* ETD: This is a human physiology experiment which uses an eye-tracking device to determine eye movements in weightlessness and compare how they differ from eye movements on Earth and hence determine the effect the body?s balance system has on eye movements. This has an important bearing on balance disorders on the ground as well as in space.
* SAMPLE: This is a study into the composition and physiology of microbe species at different points around the ISS and also from the astronauts. The experiment will take samples from the chosen locations and further analyse how the different microbes found adapt to weightlessness.
* MOT: The aim of MOT is to calibrate accelerometers to be used to measure acceleration in three directions. Once calibrated the accelerometers will be incorporated into radio sensitive abdominal implants in mice for measuring acceleration, heart rate and body temperature.

Specialised containers called “biokits” are also part of the Progress cargo. They will be used to return the samples from the biological experiments taking place on the Delta mission.

Also on board Progress is a Russian spectrum analyser, not part of the Delta mission, to perform a dedicated in-orbit checkout on the European Global Transmission Services (GTS) experiment on the ISS. It will analyse the quality of the radio frequency cables of the GTS experiment, which might be the cause of the weaker than expected transmission signals received on the ground so far.

Another experiment on board Progress in addition to the Delta mission is the Matroshka experimental facility, which will be placed on the outside of the Russian Zvezda module. It will measure radiation levels experienced by astronauts in space. The facility has a human shape, consisting of a head and torso. It is made of natural bone and a synthetic material similar to human tissue. Sensors measuring radiation will be placed at various key external and internal positions on the model such as the areas of the stomach, lungs, kidney, colon and eyes. The facility will remain outside the ISS for a year. Matroshka is an ESA payload under the project leadership of DLR, the German Aerospace Centre in Cologne.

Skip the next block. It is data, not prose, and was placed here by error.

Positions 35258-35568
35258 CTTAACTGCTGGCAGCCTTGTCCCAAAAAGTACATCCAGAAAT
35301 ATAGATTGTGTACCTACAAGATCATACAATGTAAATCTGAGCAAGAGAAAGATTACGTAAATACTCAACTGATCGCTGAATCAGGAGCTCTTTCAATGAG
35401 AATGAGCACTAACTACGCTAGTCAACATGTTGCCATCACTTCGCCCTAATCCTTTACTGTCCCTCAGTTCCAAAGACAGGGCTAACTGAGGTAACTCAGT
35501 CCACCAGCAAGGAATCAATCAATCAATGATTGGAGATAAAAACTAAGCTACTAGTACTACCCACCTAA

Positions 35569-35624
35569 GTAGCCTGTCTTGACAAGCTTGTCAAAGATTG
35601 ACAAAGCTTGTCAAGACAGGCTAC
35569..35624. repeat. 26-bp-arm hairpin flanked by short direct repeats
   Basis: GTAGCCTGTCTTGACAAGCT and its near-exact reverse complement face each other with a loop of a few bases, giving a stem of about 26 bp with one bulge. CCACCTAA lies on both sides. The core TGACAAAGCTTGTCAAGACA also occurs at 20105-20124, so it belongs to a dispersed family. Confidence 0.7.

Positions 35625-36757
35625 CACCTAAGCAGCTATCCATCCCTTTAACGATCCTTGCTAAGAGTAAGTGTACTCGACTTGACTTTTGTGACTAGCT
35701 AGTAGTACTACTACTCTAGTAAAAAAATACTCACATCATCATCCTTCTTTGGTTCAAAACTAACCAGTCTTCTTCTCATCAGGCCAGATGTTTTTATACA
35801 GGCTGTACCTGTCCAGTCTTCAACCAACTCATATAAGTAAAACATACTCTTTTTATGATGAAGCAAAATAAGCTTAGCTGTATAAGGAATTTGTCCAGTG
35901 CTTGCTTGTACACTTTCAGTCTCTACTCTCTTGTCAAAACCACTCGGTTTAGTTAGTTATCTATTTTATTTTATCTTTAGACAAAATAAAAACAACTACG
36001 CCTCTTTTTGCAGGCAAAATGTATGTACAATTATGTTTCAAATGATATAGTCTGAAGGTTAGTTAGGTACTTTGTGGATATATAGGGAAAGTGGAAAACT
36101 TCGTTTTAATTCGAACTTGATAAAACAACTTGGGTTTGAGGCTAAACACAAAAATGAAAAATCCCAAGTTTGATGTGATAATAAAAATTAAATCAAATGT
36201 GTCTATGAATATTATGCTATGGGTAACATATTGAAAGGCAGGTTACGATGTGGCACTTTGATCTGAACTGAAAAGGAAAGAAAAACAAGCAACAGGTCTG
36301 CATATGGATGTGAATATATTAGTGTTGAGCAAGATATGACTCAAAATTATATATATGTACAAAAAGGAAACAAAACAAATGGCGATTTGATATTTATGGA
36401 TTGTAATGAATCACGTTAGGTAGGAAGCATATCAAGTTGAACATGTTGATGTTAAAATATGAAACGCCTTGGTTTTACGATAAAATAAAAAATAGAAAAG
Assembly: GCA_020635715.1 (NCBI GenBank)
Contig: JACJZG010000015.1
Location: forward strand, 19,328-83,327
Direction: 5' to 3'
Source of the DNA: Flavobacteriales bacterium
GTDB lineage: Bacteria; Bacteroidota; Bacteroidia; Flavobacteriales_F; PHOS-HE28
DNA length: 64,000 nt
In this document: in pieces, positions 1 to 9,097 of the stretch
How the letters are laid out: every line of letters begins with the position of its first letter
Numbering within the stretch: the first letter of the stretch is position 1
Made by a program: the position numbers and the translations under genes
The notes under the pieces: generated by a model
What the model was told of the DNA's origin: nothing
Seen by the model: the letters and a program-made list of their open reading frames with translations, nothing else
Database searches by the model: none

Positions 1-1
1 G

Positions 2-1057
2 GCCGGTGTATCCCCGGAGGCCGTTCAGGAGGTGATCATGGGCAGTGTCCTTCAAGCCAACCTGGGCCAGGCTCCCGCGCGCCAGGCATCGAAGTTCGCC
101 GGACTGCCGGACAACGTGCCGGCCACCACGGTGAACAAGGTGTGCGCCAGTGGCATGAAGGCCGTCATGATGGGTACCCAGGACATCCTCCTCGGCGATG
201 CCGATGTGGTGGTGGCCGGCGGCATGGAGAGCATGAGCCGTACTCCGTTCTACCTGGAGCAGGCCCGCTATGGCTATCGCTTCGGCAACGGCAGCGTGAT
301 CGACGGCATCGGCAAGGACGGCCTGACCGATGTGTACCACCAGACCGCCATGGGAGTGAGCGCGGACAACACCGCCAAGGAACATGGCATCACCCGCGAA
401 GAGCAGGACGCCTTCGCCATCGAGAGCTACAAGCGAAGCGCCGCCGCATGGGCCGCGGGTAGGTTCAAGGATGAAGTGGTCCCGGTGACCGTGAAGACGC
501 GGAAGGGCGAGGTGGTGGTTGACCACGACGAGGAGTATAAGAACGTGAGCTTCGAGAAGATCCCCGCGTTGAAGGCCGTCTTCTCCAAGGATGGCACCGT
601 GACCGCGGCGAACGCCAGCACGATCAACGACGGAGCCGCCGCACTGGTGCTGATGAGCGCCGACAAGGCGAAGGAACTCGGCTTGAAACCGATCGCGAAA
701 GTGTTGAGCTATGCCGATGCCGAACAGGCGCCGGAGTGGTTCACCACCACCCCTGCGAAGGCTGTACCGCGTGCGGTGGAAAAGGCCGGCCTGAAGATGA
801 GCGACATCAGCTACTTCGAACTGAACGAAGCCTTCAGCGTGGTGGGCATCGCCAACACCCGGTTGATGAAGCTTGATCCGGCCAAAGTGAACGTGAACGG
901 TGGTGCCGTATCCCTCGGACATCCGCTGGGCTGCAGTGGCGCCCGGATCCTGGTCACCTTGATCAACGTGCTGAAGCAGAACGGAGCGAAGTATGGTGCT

This flight is also carrying elements of the rendezvous and docking system of the Automated Transfer Vehicle (ATV), the European unmanned ISS supply spacecraft, similar in function – but not in size – to the Russian Progress. It will carry up to three times the cargo of the Progress vehicles, i.e. up to 7500kg.

The ATV-related equipment flown to the ISS consists of the following items:

* the videometer target assembly,
* laser retroreflectors,
* a container for old laser retroreflectors,
* two communication antennas,
* several cables.

This equipment from Russia and from ESA is required for the rendezvous between the first ATV, called Jules Verne, and the ISS early next year. The videometer, which will be located on the ATV spacecraft, will enable rendezvous operations in orbit to be carried out with a degree of precision never yet attained. This instrument will analyse the laser light emitted by the ATV and reflected back to it by the retroreflectors. These retroreflectors make up part of the videometer target assembly, serving as targets on the docking side of the service module. Two sets of different patterns of retroreflectors will enable the ATV ? from a distance of 300m onwards – to know its distance from and angular orientation to the ISS precisely.

The two antennas are needed for voice and data communications between the Russian Zvezda Module and the ATV. This sophisticated antenna system made in Russia will require six more, to be flown out later by other Progress ships.

All these ATV-related elements will be installed on the rear side of the Zvezda module during extravehicular activities scheduled for this July. Some old ATV retroreflectors, installed on Zvezda before its launch in 1998, will be brought back to Earth for material analysis.

The remaining experiment equipment for the Delta mission will be launched to the ISS together with Andr? Kuipers in the manned Soyuz TMA-4. This is scheduled for launch from Baikonur as mission 8S on 19 April. Kuipers is currently training for the mission at Star City near Moscow.

Original Source: ESA News Release